"God, don't let's have to carry him back to the Home."

The doctor arrived; Liberty's was his name. He shakes his head and says, " it's too bad. The hospital just doesn't have the experience, maybe in San Antonio, better equipment", but, I doubt a better doc.

We needed the big rig so I run the small car back to the Home and pick up more O2 and the big shiny Caddy that doubles as an ambulance when it's not a back-up hearse. It may be both for this tyke.

I race back to the hospital. I run the siren full out both ways. I'm doing something anyway. We will transport at very high speed; this car can go fast; and the extra room will accommodate the doctor. He rides in front of the stretcher works the aspirator. He can keep the air way open. I need him as much as the child. I could not have done it alone.

I'm seated, actually more crouched as the two jump seats beside the passenger door are up to accommodate the O2 and the vacuum machine. I ride teetteringly. There are two drips, one plasma and one saline. The Doctor hands me a pump. It's a small pump that operates on the squeezing of my hand. It leads from the plasma bottle to the kid's arm. There's apparently not enough blood pressure or whatever to make the blood enter his arm. Maybe I'm helping his heart pump; I'm not sure. Except that I am directed not to let the pump angle vary more than a few degrees or a bubble will enter the line and the vein and then his heart and lungs. Dead.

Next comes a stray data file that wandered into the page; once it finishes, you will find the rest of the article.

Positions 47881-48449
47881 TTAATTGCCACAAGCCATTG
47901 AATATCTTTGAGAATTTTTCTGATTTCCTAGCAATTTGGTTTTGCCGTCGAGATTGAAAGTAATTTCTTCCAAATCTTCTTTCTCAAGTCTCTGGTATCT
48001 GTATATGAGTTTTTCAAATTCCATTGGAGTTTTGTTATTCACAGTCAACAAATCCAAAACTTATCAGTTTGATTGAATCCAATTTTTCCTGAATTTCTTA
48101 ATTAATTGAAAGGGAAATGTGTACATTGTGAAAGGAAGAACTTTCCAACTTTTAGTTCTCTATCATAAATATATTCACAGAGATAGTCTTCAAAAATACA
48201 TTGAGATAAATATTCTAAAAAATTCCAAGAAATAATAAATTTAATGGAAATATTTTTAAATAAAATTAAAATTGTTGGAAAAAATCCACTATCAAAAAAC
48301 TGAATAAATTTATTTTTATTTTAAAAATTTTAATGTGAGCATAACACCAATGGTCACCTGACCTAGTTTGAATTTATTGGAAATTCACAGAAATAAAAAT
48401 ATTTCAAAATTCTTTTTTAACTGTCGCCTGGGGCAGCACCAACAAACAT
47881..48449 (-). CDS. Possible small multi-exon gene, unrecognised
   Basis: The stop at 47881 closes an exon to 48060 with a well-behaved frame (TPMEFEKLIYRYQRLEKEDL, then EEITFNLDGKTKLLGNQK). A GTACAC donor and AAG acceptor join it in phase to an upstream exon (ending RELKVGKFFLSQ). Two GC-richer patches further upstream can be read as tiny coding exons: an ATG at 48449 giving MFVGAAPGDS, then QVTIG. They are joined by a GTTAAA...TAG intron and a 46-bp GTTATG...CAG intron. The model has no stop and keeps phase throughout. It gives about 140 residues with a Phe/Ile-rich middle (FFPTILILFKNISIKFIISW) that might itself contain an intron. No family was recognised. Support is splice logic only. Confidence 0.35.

So off we go with our single light and wussy siren. Never once did it kill a dog. We sped through town. The Texas Highway Patrol cleared traffic and we raced behind his hole-opening blocks. We accelerated quickly to eighty as we passed the town square and out the main drag towards the college. We were just under a hundred miles per hour when we went by the college chapel and kept it there all the way to the freeway. The police were struggling to keep up. When we came up to full speed we shot by 140 mph and left the police to play catch up.

I remember looking up and seeing the meter hit 146. The A/C divider kept conversation with the driver to a minimum and his attention was fully on the road. I was only occupied with the pump. I felt like the heart of that child. If I stopped the child would die. He may have already been dead; but I would not have stopped beating the rhythm of his life between the fingers and palm of my hand. At least not while I was alive.